I am doing some experiments with various implementations that compute the GEMM algorithm C <- alpha*AB + beta*C. One topic that did come up is if using memory locality had any impact in performance on a Sandy Bridge Xeon node. The following is one implementation of GEMM (I have many others, including MKL's SGEMM(...)):
call RANDOM_NUMBER(A) call RANDOM_NUMBER(B) call RANDOM_NUMBER(C) !$OMP PARALLEL DO SHARED(A,B,C) PRIVATE(i,j,l,sum) do j = 1, n do i = 1, m sum = 0 do l = 1, k sum = sum + A(i,l)*B(l,j) enddo C(i,j) = alpha*sum + beta*C(i,j) enddo enddo !$OMP END PARALLEL DO
This code tries to use stride-1 memory when possible, but it clearly isn't possible for matrix A. Since the random_number(:) is called outside a parallel region, all 3 matrices are located on thread 0. This should make memory access quite expensive, especially when using threads from a different socket (ie threads 8-15 when using 16 threads).
Some observations about how the loop works:
1) Matrix A is needed by every thread in full, as it has no dependence on loop J (ie the loop being distributed to all threads)
2) Only columns of B and C are needed on each thread
A potential solution using First Touch using static scheduling option could be this:
!$OMP PARALLEL SHARED(A,B,C,m,n) PRIVATE(i,j) ! Matrix A is needed on every thread, so we spread out rows of A evenly to all threads !$OMP DO do i = 1, m call RANDOM_NUMBER( A(i,:) ) end do !$OMP END DO ! Only columns of B and C are needed on each thread !$OMP DO do j = 1, n call RANDOM_NUMBER( B(:,j) ) call RANDOM_NUMBER( C(:,j) ) end do !$OMP END DO !$OMP END PARALLEL
... Continue algorithm ...
Giving the threads near perfect access of 2/3 matrices hardly had any performance impact. I observed a 1-2% difference in execution times, which isn't conclusive that the First Touch allocation is doing anything. Even when we tried the same thing with a pre-transposed matrix A to get stride-1 access when computing the matrix multiply like:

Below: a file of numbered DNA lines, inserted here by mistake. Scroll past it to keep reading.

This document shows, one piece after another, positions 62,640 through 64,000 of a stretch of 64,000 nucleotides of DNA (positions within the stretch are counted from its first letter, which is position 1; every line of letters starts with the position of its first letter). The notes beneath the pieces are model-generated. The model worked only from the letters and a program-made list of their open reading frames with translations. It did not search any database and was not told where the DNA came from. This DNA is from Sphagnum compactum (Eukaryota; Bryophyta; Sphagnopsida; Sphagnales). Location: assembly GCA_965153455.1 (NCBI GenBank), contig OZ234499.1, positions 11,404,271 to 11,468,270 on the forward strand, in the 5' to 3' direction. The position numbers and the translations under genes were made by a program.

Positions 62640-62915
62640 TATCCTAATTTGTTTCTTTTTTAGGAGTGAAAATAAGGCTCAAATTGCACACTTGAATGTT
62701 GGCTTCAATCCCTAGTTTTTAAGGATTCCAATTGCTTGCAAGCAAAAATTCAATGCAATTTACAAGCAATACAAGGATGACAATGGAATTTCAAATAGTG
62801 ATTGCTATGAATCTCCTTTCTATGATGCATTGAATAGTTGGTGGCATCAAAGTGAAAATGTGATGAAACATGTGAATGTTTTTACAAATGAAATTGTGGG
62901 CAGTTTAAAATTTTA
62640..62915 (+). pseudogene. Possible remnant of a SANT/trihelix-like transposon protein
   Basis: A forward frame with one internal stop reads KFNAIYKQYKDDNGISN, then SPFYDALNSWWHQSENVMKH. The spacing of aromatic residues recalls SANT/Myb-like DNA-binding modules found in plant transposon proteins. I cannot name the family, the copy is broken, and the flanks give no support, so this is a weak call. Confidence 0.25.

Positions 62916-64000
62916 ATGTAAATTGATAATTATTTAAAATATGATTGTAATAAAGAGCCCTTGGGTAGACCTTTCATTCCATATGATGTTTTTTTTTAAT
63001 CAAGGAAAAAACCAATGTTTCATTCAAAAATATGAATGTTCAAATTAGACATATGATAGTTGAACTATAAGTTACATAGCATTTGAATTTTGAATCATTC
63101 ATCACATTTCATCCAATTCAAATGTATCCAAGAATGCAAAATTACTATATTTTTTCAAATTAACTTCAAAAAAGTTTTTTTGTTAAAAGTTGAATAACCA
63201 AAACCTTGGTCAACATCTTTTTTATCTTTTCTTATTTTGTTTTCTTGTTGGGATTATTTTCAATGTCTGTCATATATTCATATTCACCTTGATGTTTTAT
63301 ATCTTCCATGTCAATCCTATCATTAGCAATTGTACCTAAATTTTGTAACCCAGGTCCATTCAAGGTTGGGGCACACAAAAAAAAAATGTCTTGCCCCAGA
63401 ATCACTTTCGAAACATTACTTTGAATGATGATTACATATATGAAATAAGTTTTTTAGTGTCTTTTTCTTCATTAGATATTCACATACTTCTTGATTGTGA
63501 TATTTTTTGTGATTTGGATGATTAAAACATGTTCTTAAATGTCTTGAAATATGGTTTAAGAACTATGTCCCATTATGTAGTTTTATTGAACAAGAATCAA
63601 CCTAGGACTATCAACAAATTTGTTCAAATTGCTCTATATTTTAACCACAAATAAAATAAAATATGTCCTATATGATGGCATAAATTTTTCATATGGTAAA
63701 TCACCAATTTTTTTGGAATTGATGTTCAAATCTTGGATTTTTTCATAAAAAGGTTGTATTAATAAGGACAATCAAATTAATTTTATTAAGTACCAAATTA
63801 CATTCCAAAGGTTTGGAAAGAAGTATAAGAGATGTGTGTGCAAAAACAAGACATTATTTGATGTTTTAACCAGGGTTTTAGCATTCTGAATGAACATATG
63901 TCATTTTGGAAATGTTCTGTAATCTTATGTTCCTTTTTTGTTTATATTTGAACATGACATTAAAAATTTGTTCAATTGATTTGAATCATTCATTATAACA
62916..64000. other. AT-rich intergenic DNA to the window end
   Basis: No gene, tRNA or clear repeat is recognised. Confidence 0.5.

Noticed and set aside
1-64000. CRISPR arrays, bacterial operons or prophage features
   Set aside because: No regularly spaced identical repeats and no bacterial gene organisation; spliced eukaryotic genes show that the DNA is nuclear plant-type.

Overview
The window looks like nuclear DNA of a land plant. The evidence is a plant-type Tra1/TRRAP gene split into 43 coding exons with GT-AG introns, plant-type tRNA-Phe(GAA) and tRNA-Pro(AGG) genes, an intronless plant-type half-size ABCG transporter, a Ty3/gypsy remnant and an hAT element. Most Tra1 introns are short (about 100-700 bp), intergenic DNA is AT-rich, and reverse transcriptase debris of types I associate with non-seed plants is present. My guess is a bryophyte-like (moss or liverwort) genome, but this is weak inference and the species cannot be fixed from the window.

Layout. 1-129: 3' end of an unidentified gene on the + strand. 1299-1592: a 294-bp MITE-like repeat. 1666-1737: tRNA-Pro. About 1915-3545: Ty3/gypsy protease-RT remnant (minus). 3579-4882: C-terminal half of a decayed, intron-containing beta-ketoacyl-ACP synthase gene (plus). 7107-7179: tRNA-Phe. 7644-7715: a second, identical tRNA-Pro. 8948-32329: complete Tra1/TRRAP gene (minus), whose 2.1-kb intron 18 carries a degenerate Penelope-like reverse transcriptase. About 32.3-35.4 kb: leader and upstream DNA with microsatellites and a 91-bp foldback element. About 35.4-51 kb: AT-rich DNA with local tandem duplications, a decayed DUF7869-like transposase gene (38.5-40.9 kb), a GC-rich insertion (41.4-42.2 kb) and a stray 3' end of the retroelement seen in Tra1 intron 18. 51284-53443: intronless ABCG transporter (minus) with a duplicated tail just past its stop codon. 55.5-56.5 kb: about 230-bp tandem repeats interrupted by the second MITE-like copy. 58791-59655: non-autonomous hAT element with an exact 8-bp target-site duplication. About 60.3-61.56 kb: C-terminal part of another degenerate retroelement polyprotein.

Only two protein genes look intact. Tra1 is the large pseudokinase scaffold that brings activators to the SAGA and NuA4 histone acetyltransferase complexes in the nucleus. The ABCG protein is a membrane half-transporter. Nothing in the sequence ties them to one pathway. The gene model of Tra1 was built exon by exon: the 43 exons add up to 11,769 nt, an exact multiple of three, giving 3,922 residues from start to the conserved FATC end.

Atr = TRANSPOSE(A) ! now use Atr(l, i) instead of A(i,l) in the do loop
we got similar percentage differences in run times. Experiments were attempted on square matrices A,B,C with the size of 5000x5000.
Does anyone have any insight as to what can be done?
You're probably getting fairly effective use of cache, so it's not surprising that first touch doesn't have much effect. It may be difficult to get more than 50% of peak performance with straightforward source code; first touch will have less relative effect if you don't use an optimized library version. I guess you're saying it's clear you aren't using a stride 1 inner loop, but normal loop interchanges allow that to happen, so to me it's clear you aren't preventing stride 1 unless you set compiler options for that purpose.
As blocking strategies depend on matrix size, even an expert can't guess what you should do without that information. Even MKL now expects you to choose a different implementation for small matrices from the one for medium and large sizes which chooses blocking strategies according to problem size.
The "modern code" strategy expects you to use appropriate libraries rather than spend your time reinventing wheels.
I have not seen much impact of poor first-touch affinity on Sandy Bridge, but have definitely seen it on Haswell and Skylake Xeon.
On Linux, I have found the following command to be adequate to obtain good scaling on Haswell and Skylake Xeon:
numactl --interleave=0,1 ./dgemm_test 5000 5000 5000